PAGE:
On October 21, the CFTC announced an approximately $200 million whistleblower award to a claimant who reported “specific, credible, and timely” information that contributed to an already open investigation, which led to a successful Commodity Exchange Act (CEA) enforcement action, as well as to the success of two related actions by a U.S. federal regulator and a foreign regulator. The associated order notes that the claimant voluntarily provided original information that led the CFTC to important, direct evidence of wrongdoing. According to the announcement, “to qualify for an award, a whistleblower who significantly contributed to the success of an enforcement action must demonstrate that there is a ‘meaningful nexus’ between the information provided and the CFTC’s ability to successfully complete its investigation, and to either obtain a settlement or prevail in a litigated proceeding.” The Commission determined the whistleblower met this standard. However, because the whistleblower’s information was never shared with the state regulator, the claim associated with a third related action by the state regulator was denied. In a statement released by CFTC Commissioner Dawn D. Stump, the Commissioner expressed her disagreement with the Commission’s award to the claimant with respect to the foreign regulator’s action. She concluded that there needs to be “an especially close look at cases where a whistleblower asks the Commission to tap its limited Customer Protection Fund for an award relating to an action by a foreign futures authority to address harm outside the United States.”
The CFTC has awarded approximately $300 million to whistleblowers since the enactment of its Whistleblower Program under Dodd-Frank, and whistleblower information has led to nearly $3 billion in monetary relief.
On October 14, the CFTC announced a $500,000 settlement with a non-U.S. provisionally registered swap dealer to resolve claims that it failed to comply with certain swap dealer recordkeeping requirements. Among other things, the institution allegedly failed to retain certain audio recordings for the time required under CFTC regulations. In addition to the civil monetary penalty, the institution must cease and desist from further violations of the CFTC regulations and must continue its remediation efforts.
On September 29 and 30, EU and U.S. participants, including officials from the Treasury Department, Federal Reserve Board, CFTC, FDIC, SEC, and OCC, participated in the U.S. – EU Joint Financial Regulatory Forum to continue their ongoing financial regulatory dialogue. Matters discussed focused on six different themes: “(1) market developments and current assessment of financial stability risks, (2) sustainable finance, (3) multilateral and bilateral engagement in banking and insurance, (4) regulatory and supervisory cooperation in capital markets, (5) financial innovation, and (6) anti-money laundering and countering the financing of terrorism (AML/CFT).”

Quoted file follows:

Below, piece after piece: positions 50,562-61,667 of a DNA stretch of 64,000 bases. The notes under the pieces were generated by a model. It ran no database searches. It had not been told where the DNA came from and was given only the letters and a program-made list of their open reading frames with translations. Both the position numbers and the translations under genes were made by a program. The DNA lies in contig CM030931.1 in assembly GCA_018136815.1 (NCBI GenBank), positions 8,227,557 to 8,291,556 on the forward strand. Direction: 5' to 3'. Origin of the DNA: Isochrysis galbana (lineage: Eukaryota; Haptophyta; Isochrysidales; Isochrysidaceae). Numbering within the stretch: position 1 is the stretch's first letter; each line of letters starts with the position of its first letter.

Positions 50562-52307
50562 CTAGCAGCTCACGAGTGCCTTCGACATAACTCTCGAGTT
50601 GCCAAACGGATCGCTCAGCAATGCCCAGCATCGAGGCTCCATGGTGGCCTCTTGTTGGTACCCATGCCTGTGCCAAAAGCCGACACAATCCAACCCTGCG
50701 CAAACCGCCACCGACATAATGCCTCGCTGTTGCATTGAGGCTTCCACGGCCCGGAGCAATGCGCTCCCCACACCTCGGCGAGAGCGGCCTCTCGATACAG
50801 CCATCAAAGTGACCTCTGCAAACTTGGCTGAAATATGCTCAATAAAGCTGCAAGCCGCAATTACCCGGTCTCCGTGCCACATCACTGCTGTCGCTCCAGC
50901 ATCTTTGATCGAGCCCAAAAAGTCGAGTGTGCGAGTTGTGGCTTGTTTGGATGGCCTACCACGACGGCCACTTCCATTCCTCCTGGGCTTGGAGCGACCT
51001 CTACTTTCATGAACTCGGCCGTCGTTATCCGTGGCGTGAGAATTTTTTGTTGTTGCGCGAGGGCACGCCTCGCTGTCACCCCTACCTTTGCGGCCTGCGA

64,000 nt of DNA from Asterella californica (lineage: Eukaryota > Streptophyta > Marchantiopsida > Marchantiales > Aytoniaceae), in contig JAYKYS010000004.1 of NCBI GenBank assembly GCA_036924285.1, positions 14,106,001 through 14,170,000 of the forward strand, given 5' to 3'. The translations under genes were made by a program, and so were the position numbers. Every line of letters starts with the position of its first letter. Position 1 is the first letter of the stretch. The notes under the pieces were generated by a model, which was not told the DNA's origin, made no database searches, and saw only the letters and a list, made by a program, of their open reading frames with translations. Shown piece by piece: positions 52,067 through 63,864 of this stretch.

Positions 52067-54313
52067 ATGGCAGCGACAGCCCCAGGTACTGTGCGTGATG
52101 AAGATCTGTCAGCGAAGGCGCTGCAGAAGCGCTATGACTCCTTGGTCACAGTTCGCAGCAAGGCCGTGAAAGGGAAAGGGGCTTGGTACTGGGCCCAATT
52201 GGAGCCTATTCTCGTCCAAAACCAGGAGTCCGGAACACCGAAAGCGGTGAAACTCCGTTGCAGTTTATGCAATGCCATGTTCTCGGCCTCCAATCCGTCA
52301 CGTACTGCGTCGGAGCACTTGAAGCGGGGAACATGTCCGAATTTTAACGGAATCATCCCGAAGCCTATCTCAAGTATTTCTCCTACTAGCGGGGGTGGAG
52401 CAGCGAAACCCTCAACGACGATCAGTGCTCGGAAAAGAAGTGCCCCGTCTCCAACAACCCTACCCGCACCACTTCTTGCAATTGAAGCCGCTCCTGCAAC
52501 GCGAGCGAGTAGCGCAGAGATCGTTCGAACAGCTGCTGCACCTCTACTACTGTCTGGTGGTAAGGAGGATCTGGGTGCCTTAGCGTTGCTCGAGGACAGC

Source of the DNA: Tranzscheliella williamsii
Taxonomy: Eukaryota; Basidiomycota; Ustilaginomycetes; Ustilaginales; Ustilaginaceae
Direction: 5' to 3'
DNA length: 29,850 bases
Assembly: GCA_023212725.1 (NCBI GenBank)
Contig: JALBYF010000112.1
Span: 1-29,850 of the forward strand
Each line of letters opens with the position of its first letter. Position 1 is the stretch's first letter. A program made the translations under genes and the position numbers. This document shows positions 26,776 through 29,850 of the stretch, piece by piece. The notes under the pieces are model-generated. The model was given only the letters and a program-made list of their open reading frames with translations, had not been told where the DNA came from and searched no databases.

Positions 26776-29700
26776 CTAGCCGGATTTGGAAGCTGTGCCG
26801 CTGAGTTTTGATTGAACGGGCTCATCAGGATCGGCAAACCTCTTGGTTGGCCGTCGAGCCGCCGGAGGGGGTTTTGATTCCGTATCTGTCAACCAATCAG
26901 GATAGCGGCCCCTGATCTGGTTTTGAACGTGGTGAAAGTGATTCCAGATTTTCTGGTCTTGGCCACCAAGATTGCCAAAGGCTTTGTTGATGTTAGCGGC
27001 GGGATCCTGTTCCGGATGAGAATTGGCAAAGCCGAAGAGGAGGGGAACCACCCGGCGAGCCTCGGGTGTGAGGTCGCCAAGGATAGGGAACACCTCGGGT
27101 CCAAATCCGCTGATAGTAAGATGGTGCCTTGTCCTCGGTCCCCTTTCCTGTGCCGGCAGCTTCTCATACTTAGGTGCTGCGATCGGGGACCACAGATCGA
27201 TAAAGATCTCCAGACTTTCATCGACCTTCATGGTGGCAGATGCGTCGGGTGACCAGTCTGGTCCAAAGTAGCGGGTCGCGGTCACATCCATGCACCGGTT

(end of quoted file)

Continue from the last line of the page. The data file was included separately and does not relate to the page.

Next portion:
While acknowledging that both the EU and U.S. are experiencing “robust economic recoveries,” participants cautioned that the uncertainty around the Covid-19 pandemic and the economic outlook has not dissipated. “[C]ooperative international engagement to mitigate financial stability risks remains essential,” participants warned. Participants also explored issues concerning climate-related challenges for the financial sector and mandates for addressing climate-related financial risks, and touched upon the EU’s strategy for financing its transition to a sustainable economy. Regarding financial innovation, participants discussed potential central bank digital currencies and exchanged views on topics such as new types of digital payments, crypto-assets, and stablecoins, with all participants recognizing the “benefits of greater international supervisory cooperation” and “promot[ing] responsible innovation globally.” In addition, participants discussed progress made in strengthening their respective AML/CFT frameworks, “exchanged views on the opportunities and challenges arising from financial innovation in the AML/CFT area and explored potential areas for enhanced cooperation to combat money laundering and terrorist financing bilaterally and in the framework of [the Financial Action Task Force].”